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CONTECS CONverging TEChnologies and their impact on the Social sciences and humanities

This project addresses the potential roles that the social sciences and humanities (SSH) can play with regard to the phenomenon of technological convergence (between Nano-, Bio-, Information technologies, Cognitive sciences and Social sciences and Humanities), its shaping and ethical and societal implications.

In an integrated and systemic approach the project explores the major ethical and societal questions raised by technological development in the field of converging technologies (CT) and the ways in which these can be addressed by the Social Sciences and Humanities. In the context of imminent transformations to a European knowledge-based society, these questions present key opportunities and challenges which the research community needs to be prepared to face. This research project will build on a review and monitoring of technological developments in the CTs and relevant global RTD policy trends, at the same time analysing their possible implications for contributions by the SSH.

The project will further analyse how and to what extent the SSH can contribute to the shaping of science and technology. The final aim is to raise awareness of Converging Technology issues throughout the SSH community and to develop options for a research agenda to be implemented in the SSH priority of the 7th Framework Program. The emergence of the knowledge-based society will entail new forms of relationships between its citizens on the one hand, and between its citizens and institutions on the other hand. The project aims to mobilise European research capacities in SSH that are necessary to develop an understanding of and to address issues related to this critical phenomenon.


Completed (02/2006 – 01/2008)


6th Framework Programme, European Commission, DG Research, Directorate K


  • Research Centre Karlsruhe, Institute for Technology Assessment and Systems Analysis (ITAS)
  • University Oxford, Saïd Business School
  • L’Institut de l’Ecole normale supérieure


Articles and book chapters

  • Rader, Michael, “CONverging TECnologies and their impact on the Social sciences and humanities (CONTECS)”, Technikfolgenabschätzung – Theorie und Praxis, Vol. 15, No. 1, 2006, pp. 139.
  • Coenen, Christopher, “Converging Technologies – Promises and Challenges”, Technikfolgenabschätzung – Theorie und Praxis, Vol. 15, No. 1, 2006, pp. 110-114.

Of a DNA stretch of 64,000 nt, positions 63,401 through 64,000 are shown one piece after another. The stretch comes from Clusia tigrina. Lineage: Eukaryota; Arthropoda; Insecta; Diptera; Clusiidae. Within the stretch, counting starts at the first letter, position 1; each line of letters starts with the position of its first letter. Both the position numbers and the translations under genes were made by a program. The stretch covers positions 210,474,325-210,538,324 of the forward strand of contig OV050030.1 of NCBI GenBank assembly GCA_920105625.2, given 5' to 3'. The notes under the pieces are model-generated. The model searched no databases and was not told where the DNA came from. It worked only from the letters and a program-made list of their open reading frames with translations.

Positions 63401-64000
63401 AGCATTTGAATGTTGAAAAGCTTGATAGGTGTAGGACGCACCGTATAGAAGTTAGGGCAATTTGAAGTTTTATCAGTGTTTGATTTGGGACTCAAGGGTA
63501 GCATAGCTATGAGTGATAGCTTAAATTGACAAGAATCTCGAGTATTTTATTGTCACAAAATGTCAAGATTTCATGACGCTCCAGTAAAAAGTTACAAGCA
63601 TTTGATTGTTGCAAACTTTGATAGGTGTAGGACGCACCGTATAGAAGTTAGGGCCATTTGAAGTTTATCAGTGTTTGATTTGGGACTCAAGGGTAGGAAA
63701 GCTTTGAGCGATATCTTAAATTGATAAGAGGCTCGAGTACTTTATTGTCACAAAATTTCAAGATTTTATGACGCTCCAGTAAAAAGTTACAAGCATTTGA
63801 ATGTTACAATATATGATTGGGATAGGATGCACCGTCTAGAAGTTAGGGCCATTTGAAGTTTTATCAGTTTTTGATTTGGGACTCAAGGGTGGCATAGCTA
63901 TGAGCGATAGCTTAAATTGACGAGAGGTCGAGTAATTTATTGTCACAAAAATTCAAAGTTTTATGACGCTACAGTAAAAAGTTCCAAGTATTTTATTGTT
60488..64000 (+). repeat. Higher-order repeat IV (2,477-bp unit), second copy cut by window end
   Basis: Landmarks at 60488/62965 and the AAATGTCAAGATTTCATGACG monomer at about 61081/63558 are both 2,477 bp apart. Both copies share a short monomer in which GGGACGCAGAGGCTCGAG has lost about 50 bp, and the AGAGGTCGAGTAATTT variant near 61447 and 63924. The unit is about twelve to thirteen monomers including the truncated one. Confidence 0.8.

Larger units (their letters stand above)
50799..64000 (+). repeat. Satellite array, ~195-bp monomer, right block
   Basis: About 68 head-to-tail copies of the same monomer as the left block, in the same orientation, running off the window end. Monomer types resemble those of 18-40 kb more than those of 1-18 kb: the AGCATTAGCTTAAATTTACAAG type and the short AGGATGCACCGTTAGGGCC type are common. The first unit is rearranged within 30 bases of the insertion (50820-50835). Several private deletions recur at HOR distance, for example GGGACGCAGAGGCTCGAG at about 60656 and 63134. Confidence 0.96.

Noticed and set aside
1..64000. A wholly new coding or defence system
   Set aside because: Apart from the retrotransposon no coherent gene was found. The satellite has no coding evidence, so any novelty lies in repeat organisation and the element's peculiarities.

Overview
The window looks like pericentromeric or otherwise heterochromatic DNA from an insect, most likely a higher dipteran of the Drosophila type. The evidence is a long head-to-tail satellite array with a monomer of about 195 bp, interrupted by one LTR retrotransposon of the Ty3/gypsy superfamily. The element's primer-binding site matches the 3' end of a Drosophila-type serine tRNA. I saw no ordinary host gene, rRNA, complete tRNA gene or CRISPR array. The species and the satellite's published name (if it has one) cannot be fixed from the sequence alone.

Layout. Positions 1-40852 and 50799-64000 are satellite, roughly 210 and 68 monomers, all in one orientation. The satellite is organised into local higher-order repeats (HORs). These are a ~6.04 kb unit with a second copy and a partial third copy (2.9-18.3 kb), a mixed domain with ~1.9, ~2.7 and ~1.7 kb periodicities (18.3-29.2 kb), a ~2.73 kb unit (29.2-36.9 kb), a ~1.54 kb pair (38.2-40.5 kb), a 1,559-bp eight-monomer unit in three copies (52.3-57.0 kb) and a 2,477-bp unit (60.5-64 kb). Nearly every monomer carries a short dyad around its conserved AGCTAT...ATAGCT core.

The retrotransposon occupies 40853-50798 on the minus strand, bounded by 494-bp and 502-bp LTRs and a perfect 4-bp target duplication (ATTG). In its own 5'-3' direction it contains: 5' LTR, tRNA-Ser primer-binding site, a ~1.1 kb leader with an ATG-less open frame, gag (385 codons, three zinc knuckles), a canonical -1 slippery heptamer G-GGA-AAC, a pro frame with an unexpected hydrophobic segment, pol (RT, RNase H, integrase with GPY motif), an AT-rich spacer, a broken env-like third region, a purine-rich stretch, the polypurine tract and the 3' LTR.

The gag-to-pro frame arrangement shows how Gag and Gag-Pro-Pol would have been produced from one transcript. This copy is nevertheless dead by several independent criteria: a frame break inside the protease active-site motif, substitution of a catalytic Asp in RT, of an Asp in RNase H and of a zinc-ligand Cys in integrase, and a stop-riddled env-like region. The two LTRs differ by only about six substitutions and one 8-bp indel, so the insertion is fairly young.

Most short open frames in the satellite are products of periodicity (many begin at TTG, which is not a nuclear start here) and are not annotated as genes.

• Quendt, Christiane, Torsten Fleischer, and Michael Rader, “Converging Technologies als Gegenstand internationaler forschungspolitischer Debatten – Beoachtungen, Analysen, Probleme”, Paper presented at: Technology Assessment in World Society: NTA2 – Second conference of the “TA Network”, Berlin, 2006.
  • Beckert, Bernd, Clemens Blümel, and Michael Friedewald, “Visions and Realities in Converging Technologies: Exploring the technology base for convergence”, Innovation: The European Journal of Social Science Research, Vol. 20, No. 4, 2007, pp. 375-394.
  • Coenen, Christopher, “Utopian Aspects of the Debate on Converging Technologies”, in Gerhard Banse, Imre  Hronszky, and G.  Nelson (eds.), Converging Technologies. Promises and Challenges, Sigma, Berlin, 2007.
  • Coenen, Christopher, “Konvergierende Technologien und Wissenschaften. Der Stand der Debatte und politischen Aktivitäten zu »Converging Technologies«”, Hintergrundpapier 16, Büro für Technikfolgen-Abschätzung beim Deutschen Bundestag, Berlin, 2008.
  • Fleischer, Torsten, Christiane Quendt, and Michael Rader, “Converging Technologies und die Sozial- und Geisteswissenschaften: Ergebnisse und Erfahrungen aus einem EU-Projekt”, Technikfolgenabschätzung – Theorie und Praxis, Vol. 17, No. 2, 2008, pp. 74-77.
  • Beckert, Bernd, Clemens Blümel, and Michael Friedewald, “Kje danes prihaja do tehnološke konvergence? Identifikacija področij interdisciplinarnih zahtev in vplivov na znastveni in technološki razvoj”, Casopis za kritiko znanosti, domišljijo in antropologijo (Journal for the Criticism of Science, Imagination and New Anthropology), Vol. 37, No. 237, 2009, pp. 43-55.

Official deliverables

  • Andler, Daniel, and Vincent Pargade, “Converging technologies and their impact on the social sciences and humanities (CONTECS). Cognitive science within Convergence: A first attempt at delineating the field in Europe”, Deliverable D1.1 – Part B, Fraunhofer ISI, Karlsruhe, 2006.